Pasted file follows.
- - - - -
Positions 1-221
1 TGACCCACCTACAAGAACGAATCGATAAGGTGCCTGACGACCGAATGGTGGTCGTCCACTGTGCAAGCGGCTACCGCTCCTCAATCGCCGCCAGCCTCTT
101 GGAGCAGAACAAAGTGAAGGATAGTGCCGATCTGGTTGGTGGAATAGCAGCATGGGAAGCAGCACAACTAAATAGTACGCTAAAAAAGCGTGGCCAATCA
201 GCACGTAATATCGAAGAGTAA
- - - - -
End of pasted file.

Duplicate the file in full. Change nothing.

Positions 1-221
1 TGACCCACCTACAAGAACGAATCGATAAGGTGCCTGACGACCGAATGGTGGTCGTCCACTGTGCAAGCGGCTACCGCTCCTCAATCGCCGCCAGCCTCTT
101 GGAGCAGAACAAAGTGAAGGATAGTGCCGATCTGGTTGGTGGAATAGCAGCATGGGAAGCAGCACAACTAAATAGTACGCTAAAAAAGCGTGGCCAATCA
201 GCACGTAATATCGAAGAGTAA